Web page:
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Taipei May 21, 2002 - Arrive in Taiwan, Sightsee and Meet with Public Officials

By Bob Van Leer

  TaiwanPresident(TAIPEI, TAIWAN - Tuesday, May 21, 2002) - We spent our first full day in Taiwan sightseeing and meeting with public officials.

  We arrived in Taipei yesterday evening after a 12 hour, 35 minute flight from San Francisco aboard a United Airlines Boeing 777. The plane took the great circle route and went directly over Medford where I started. We continued on towards Alaska and then across Japan to Taipei.

  The tour was organized by the National Newspaper Association and 32 persons, including myself, are on the trip. It is sort of an old home week. Of the 31 others along, I was already acquainted with 22. The group is from across the United States - North Carolina, Louisiana, Minnesota, Oregon and points in between.

   The trip is for almost two weeks and includes stops in Hong Kong and Beijing in mainland China.

  Betty elected not to go on this tour because of the great amount of walking involved.

  In Taipei the weather was hot and muggy. This is subtropical country and the Tropic of Cancer runs through Taiwan.

 We are staying at the "Grand Hotel" and it really is grand. Everything is red and gold and Chinese.

  Today we started off in a light rain for our first stop, the National Revolutionary Martyrs' Shrine. The shrine honors soldiers and civilians who died for their country A precision military ceremony is celebrated daily reminiscent of the ceremonies at Arlington National Cemetery near Washington, D.C.

  From there we went to the National Palace Museum. The museum has on the order of 650,000 pieces of which 7000-8000 are on display at any one time. We were told the museum is a sore point between Taiwan (Republic of China) and the mainland (Peoples Republic of China). When Chiang Kai Shek was pushed off the mainland to Taiwan in 1949 he took the whole national museum with him and it still remains in Taiwan.

  China is the oldest civilization on earth and the museum shows it. There are 5000 year old bronze pieces so well done they would be classified as fine art if they were made today.

  The patience of the Chinese is shown by one hollow ivory ball about the size of a baseball. Inside it are 16 other moveable balls, each smaller and within the larger ball, all carved through three-fourth inch holes in the outer ball and larger inner balls.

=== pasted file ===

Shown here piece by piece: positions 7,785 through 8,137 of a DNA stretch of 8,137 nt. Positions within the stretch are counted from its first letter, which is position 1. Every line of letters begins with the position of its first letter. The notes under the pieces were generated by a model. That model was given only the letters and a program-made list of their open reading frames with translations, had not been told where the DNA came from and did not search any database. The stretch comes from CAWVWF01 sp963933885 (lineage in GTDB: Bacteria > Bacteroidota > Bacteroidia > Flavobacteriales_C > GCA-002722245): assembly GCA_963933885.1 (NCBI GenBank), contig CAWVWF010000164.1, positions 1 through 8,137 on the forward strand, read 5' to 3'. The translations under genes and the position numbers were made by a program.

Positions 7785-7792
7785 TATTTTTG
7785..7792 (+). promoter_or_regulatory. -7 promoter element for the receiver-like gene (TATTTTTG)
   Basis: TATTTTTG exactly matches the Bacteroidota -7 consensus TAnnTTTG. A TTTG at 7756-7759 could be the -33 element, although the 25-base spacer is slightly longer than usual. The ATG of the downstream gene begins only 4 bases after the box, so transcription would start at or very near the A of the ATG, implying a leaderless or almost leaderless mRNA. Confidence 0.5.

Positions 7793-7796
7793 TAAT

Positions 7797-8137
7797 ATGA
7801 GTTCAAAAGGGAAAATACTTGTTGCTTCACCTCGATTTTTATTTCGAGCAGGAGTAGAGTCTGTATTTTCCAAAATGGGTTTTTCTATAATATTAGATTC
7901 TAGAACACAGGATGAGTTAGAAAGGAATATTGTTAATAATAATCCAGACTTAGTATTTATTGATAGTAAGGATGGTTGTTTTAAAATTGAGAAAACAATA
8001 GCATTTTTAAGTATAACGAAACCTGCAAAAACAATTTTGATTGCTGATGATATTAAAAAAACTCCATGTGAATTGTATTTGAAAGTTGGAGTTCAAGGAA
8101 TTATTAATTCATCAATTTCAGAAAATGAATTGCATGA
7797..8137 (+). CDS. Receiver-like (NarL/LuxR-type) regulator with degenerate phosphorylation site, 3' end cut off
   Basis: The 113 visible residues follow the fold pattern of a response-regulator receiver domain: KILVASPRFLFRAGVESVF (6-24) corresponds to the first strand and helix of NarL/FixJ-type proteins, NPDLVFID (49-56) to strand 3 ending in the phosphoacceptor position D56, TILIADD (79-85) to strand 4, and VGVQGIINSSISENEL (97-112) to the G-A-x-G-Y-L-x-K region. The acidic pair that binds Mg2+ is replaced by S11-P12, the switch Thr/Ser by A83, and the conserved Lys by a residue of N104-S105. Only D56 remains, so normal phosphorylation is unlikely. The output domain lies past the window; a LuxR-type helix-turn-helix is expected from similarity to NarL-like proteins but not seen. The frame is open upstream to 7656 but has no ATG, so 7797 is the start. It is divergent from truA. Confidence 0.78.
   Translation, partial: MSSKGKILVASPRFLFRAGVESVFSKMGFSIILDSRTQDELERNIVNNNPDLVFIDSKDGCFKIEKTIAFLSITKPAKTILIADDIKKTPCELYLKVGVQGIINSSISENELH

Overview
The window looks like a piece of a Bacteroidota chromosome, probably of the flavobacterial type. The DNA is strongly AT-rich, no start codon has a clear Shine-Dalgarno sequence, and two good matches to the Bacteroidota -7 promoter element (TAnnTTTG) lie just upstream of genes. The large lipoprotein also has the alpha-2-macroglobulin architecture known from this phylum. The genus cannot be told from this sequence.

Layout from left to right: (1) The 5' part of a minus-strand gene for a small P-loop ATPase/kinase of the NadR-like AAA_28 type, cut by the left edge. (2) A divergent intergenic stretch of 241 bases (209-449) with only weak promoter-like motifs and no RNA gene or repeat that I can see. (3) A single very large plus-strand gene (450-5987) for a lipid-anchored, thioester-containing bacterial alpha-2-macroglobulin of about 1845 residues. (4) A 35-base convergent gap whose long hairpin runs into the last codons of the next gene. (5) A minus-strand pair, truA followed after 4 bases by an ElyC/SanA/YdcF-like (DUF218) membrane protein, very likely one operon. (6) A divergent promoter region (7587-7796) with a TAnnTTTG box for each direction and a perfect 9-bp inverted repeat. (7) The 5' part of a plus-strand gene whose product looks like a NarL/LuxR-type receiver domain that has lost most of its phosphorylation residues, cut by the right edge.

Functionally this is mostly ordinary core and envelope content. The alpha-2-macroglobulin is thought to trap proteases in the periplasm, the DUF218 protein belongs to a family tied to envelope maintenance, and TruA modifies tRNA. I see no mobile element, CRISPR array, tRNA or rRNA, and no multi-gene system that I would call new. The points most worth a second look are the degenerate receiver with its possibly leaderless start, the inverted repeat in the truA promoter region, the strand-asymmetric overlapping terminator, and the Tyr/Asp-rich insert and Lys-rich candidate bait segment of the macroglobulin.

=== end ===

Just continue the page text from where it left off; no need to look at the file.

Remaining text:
Lunch was at our hotel. It was traditional Chinese food served on "lazy Susans" on round tables. Small serving plates are in front of each person and we take a serving of what we want from the rotating table. Between each course a new serving plate is provided. At our table we all made it through using chopsticks. At some other tables some of our brethren wimped out and called for knives and forks.

  After lunch we visited with Wang Ming-lai, Director General, Department of International Cooperation, Council for Agricultural Affairs.

  There is not a whole lot of agricultural land in Taiwan after subtracting mountains and it produces just 3.3% of the Gross Domestic Product but Wang said Taiwan, in economic terms, is self-sufficient in food. There are 790,000 farm households in this country of 22.2 million people, we were told, but only 13% are full-time farmers. Of these farms, 90,000 average only one hectare (2.2 acres) in size.

  Wang said Taiwan is one of the major deep sea fishing countries. We next went to the Legislative Yuan building to meet with Pin-kung Chiang, vice president of the Legislative Yuan.

  He said the country has been averaging 8% growth, but this past year growth was in negative territory. The U. S. is Taiwan's largest trading partner. He said Taiwan's relationship with the U. S. is much closer than that with Europe. A legislator, Dr. Sun Kauo-Hwa, said the legislature is one house of 225 persons chosen by complicated methods, but all are elected by someone. One fourth are women and half are in their 30s or 40s. Half have doctor's or master's degrees, mostly from the U. S.

  Sun discussed some of the tricky relationships between Taiwan and the mainland. He said the U. S. asks Taiwan not to provoke the mainland Communists by declaring independence. The Taiwan Relations Act passed in the U. S. enables the U. S. to sell arms to Taiwan. Everyone agrees there is "one China". The disagreement is whether it is Taiwan or the mainland. In a refrain we heard all over Taiwan, Sun said Taiwan is "Truly grateful to the U. S."

  When I asked Sun about newspaper reports in Taipei about protestors burning the U. S. flag, he said this was a very small minority and Taiwan law allows anyone to demonstrate.

  He said we have to recognize there is one China with different interpretations. To work within this policy, "creative fuzziness" is used. Unofficially, local governments on the mainland invite Taiwan investment and he estimates there is $50 billion of Taiwan money invested on the mainland. (In our stay we received a number of different figures on this amount of investment ranging from $20 billion to $100 billion.)

  But politically, the government on the mainland is still hostile to Taiwan. Sun said they invite us to a dialog but threaten us with missles.

  At some point Sun thinks there will be political changes on the mainland but he wouldn't hazard a guess as to when. He said mainland China's entrance into the World Trade Organization may help make political changes. We had dinner on the 42nd floor Howard Skyline Restaurant. Tomorrow we are to continue with sightseeing and meeting with government officials.

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